by R. Turchin
She rises as the first dim rays leak over the hills, splashing a shallow blue-grayness across the small room. In the beginning she would rush, accomplish as much a possible during the bright warmth of the day but she is resigned now. The hovering chill has worn her resolve. One day she thinks she will not survive the sunset and become one of the frozen brittle things outside.
She has stopped wondering why he brought them here to this frozen moon, this place where a day is only ten-old-earth hours long. He had dreams—turn this inhospitable moon into an attraction for adventuresome adrenaline-junky tourist. He designed habitats and games where contestants would race across the rugged terrain experiencing the portent of death lurking below the horizon. But Jacob underestimated the harshness of this moon and the malevolence of the universe. She was more pragmatic.
“The universe wants to kill you any way it can,” she told him but he had such energy and enthusiasm. He shrugged.
“We can beat this,” he would say and for a while she was caught up in his forward inertia. She followed the body in motion. It took all of her money, all of his and some they didn't have. They constructed the habitat and the autogardens. The gardens were platforms on hydraulic lifts buried ten meters down in the frozen soil. At sunrise the motors pushed it to the surface. The sun's intensity warmed the surface to livable comfort for exactly five hours, half of the moon's day. Four hours if you allowed for the rapid cooling at sunset and the slow increasing warmth as the sun rose over the horizon. The moon groaned and cracked like an old man as the temperatures cycled, sending tremors snaking through the ground and she feared it might break apart at any moment.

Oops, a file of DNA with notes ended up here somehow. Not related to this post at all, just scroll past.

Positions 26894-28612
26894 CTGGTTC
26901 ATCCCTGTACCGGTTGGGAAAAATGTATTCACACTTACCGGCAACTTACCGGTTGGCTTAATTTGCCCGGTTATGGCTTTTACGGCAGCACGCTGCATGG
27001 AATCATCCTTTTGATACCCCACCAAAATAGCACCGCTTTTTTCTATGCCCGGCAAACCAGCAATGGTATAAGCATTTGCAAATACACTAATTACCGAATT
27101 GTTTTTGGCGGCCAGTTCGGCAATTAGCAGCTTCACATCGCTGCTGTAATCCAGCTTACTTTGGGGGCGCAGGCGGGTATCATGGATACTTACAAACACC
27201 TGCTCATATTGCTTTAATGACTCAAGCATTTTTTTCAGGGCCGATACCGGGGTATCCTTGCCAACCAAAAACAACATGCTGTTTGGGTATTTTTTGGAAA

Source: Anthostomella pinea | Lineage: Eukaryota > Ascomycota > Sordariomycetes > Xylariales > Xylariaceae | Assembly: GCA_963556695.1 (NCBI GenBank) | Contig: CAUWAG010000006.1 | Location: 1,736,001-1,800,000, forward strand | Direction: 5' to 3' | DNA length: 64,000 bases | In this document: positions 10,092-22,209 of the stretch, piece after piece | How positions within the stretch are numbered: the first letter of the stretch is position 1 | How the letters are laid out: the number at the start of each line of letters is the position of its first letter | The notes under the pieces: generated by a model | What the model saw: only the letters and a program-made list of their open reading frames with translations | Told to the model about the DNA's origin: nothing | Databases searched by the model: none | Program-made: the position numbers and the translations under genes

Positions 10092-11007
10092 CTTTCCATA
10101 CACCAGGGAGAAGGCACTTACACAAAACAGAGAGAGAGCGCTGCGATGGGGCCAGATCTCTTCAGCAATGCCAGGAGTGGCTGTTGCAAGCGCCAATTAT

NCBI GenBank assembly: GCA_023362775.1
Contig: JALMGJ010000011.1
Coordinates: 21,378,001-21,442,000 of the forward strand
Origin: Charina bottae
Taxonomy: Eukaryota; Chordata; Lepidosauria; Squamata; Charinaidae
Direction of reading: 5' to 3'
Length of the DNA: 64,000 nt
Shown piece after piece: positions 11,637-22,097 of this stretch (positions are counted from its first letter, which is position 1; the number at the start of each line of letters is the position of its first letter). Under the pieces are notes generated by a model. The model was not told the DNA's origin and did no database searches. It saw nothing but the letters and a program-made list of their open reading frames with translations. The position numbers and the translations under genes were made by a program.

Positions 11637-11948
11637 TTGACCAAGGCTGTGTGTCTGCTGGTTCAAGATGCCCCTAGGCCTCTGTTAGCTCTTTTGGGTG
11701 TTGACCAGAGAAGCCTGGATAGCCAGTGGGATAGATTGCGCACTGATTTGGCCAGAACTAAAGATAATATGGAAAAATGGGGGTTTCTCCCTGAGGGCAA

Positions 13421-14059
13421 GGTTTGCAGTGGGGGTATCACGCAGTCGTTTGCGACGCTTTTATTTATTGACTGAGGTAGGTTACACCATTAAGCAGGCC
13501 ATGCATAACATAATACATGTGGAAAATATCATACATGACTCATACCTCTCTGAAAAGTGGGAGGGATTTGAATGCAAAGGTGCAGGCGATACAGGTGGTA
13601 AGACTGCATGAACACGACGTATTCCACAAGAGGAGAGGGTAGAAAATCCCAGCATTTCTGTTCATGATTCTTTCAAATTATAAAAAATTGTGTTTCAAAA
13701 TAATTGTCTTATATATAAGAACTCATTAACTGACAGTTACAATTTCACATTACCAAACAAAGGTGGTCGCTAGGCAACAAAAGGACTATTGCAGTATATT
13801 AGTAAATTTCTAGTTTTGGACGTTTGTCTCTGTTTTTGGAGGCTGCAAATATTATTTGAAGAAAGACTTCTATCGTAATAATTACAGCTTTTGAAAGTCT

Together they grew fruits and vegetables for survival and he wasted precious handful of soil to plant some delicate red flowers to make her smile.
It was hard work. Five hours and everything froze. Jacob joked it was a balmy 73 degrees on the Kelvin scale. They dug. They built. They were a team and for a while she believed in his dream. And then he let the universe stab him in the back. Jacob's he thought he could bend the physics by sheer force of his indomitable will. He stayed outside seven minutes too long. She watched on the monitor as the line of black swept like a cleaving knife across the landscape. He was dead when his unbalanced body was caught taking a step toward the hatch. It fell over, shattered and became rubble on the ground.
She stared at the screen a long time, softly singing a litany of no's.
She was alone now, maintaining the machinery she knew little about, panicking at first when something failed but now only shrugging. She didn't give up, partly for Jacob and partly because she was the kind of woman who soldiered on no matter what the odds. In two hundred standard days, the supply ship would come but what would they find? Would she greet them with tea and vegetables from her garden or would they find the frozen woman who saw one too many sunsets?
Former professor of Electronic Engineering and Mechatronics. Stories published in 365 Tomorrows and poetry in a variety of magazines.
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